Negotiating with Microsoft is not for amateurs

I don't believe I've ever seen a negotiation handled as dysfunctionally and amateurishly as the way Yahoo has handled its negotiation with Microsoft. It seems more like reality television than two industry giants sitting down to negotiate a deal.

Steve Tobak
View all articles by Steve Tobak on CBS MoneyWatch »
Steve Tobak is a consultant and former high-tech senior executive. He's managing partner of Invisor Consulting, a management consulting and business strategy firm. Contact Steve or follow him on Facebook, Twitter or LinkedIn.
Steve Tobak
3 min read

Maybe I'm missing something, but I don't believe I've ever seen a negotiation handled, with all due respect, as dysfunctionally and amateurishly as the way Yahoo has handled its negotiation with Microsoft.

Saturday's shenanigans seemed more like a reality television show than two industry giants sitting down to negotiate a deal.

Steve Ballmer Microsoft

Unfortunately, negotiating with Microsoft is not a job for amateurs. There was a time when the two companies were more-or-less evenly positioned in this dual, but that time has come and gone. The weekend's activities have left Microsoft holding all the cards.

As executives go, Steve Ballmer isn't hard to read. He's a pretty straightforward guy. Just last week he was quoted as saying: "I know exactly what I think Yahoo is worth and I won't go a dime above."

His original offer of $31 a share notwithstanding, the number Ballmer had in his head was clearly $33. And I'm relatively sure that he was straightforward about that when he met with Jerry Yang and co-founder David Filo over the weekend.

By reciting the now-familiar refrain that Microsoft's offer undervalues Yahoo, and holding pat at $37, Yang sent a very clear message to Ballmer. Not just that a deal wasn't going to get done that day, but that Yahoo's board maintained an overinflated view of the company's value.

Of course, I think Yahoo's board overplayed its hand, especially if it's basing its valuation on the three-year financial plan it released back in March. That pitch wasn't even worth the Microsoft PowerPoint license Yahoo paid to create it.

Jerry Yang Yahoo

But that's not what's bugging me. What I find disturbing is all the remorse and CYA-talk coming out of the Yahoo camp since Microsoft took its offer off the table. Ballmer walked away. Microsoft didn't put $33 in writing. We never discussed $33 with our major institutional investors, just $31.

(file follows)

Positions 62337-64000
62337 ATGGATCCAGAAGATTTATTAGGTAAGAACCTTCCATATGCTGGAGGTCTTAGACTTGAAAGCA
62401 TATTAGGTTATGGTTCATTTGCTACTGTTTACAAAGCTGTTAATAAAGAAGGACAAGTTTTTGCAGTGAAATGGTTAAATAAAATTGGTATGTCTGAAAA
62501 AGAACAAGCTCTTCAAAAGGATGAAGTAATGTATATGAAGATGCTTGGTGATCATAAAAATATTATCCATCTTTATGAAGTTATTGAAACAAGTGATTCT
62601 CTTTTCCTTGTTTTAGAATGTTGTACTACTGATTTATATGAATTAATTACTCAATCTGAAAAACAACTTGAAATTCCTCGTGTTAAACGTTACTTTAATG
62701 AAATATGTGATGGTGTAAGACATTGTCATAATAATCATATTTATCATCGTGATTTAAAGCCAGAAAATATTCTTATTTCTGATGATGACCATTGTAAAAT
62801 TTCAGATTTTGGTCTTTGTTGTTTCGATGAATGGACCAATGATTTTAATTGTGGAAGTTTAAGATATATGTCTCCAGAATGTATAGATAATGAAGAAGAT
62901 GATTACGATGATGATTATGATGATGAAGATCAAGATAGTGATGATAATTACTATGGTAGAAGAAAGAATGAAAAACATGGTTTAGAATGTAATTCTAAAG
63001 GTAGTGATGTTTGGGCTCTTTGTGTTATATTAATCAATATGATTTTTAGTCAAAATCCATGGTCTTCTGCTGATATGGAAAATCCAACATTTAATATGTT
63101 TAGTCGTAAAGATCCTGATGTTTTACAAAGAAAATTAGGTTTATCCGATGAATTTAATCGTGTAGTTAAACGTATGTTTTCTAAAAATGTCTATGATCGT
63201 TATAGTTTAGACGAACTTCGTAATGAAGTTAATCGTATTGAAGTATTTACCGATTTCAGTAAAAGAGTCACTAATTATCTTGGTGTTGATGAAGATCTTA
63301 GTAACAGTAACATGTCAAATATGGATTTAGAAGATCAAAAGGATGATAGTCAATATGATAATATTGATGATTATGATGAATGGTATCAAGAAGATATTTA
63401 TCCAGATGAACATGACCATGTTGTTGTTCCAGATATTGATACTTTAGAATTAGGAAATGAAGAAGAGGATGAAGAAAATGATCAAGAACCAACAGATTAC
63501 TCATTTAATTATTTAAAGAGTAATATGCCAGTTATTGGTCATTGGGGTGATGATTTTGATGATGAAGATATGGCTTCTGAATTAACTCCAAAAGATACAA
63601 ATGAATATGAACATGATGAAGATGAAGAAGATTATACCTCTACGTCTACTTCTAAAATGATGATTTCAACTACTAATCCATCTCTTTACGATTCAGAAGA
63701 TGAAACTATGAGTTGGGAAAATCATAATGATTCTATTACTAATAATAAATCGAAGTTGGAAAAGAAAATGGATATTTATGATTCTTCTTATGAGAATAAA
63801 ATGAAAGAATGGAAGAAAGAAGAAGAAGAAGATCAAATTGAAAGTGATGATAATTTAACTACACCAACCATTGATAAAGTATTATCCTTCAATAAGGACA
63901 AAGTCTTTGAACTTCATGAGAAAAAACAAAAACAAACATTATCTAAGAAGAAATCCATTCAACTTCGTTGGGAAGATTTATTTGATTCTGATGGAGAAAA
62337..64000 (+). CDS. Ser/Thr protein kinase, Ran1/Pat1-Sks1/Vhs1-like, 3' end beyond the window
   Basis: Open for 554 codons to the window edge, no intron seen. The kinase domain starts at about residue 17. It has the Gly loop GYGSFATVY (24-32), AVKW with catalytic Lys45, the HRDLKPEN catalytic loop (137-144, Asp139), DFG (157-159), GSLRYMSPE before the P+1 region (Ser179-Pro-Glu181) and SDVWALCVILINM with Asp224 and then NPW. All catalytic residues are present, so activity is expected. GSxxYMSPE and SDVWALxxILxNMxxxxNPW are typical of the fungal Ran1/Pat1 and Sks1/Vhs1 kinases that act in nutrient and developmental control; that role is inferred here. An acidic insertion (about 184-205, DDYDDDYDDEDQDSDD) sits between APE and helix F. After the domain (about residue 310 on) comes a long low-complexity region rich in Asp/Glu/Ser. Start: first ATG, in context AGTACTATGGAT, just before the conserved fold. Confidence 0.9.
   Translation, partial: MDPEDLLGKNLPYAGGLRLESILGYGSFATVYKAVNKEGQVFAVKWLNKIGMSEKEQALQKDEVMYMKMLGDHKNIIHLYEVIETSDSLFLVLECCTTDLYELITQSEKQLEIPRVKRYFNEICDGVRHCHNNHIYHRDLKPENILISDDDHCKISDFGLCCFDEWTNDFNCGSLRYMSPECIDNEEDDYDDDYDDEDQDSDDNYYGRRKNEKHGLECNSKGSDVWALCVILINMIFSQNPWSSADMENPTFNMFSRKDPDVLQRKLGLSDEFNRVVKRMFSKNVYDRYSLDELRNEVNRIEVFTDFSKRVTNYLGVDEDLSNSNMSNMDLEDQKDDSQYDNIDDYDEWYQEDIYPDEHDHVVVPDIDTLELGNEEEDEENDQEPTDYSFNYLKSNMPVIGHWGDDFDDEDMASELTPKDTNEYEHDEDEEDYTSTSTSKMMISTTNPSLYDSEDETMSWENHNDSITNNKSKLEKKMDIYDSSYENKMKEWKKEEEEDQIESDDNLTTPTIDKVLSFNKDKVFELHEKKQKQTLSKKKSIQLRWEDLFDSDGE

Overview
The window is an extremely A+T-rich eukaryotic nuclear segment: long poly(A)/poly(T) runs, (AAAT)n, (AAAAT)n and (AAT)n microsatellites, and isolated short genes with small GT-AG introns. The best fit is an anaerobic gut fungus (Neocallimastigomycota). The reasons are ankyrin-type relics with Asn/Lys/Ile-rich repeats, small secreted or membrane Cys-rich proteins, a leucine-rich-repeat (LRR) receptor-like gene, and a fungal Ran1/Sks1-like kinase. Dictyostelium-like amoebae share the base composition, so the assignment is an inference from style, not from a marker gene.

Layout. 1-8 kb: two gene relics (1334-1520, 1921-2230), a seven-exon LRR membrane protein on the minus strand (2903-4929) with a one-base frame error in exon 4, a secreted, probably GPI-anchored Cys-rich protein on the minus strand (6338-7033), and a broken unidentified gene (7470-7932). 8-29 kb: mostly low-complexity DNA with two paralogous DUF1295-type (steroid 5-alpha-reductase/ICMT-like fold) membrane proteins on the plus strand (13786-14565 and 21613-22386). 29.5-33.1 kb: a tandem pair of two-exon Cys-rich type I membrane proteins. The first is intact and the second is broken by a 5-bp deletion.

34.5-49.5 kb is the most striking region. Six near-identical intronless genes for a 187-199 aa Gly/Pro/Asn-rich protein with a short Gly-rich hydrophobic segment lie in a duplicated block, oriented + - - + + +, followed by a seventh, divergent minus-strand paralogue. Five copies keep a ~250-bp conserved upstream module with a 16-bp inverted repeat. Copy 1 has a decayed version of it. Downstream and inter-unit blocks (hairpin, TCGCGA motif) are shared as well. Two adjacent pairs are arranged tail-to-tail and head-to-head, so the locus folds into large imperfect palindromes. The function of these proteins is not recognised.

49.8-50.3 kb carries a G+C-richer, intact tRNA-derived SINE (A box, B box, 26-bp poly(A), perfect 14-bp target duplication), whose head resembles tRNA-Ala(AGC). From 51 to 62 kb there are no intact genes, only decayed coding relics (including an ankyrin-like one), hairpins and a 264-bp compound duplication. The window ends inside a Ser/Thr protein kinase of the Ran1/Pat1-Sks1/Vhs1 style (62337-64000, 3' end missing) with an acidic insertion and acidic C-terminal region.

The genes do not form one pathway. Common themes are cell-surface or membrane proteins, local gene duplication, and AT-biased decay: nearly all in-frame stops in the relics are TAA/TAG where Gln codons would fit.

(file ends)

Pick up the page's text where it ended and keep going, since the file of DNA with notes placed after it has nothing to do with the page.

I haven't heard that much whining since Al Gore lost the 2000 presidential election.

Did Yang and Yahoo's board not know the stock would plunge? Did they not know that institutions with billions of dollars on the line would be upset? Did they forget about their fiduciary duty to maximize shareholder value? How could directors and officers of a leading public company so dramatically misread a critical situation?

Ballmer, on the other hand, proved he's a professional negotiator by walking away. Watch Yahoo's shares tumble. Watch Yang squirm under pressure. Let the remorse sink in. Time is on Microsoft's side. Sure, the software giant needs Yahoo, but not as badly as Yahoo's investors need that 60-something percent premium over the "pre-Microsoft offer share price."

As I said before, these companies do need each other. We may see new nuclear power plants in operation before they consummate a deal, but the courtship is far from over. A deal will get done, but not before Yang and Yahoo's board start behaving in a manner more deserving of the responsibilities shareholders have vested in them ... with all due respect. Updated 5/07/08 9:47 AM: Yang and Filo - not Decker - met with Ballmer.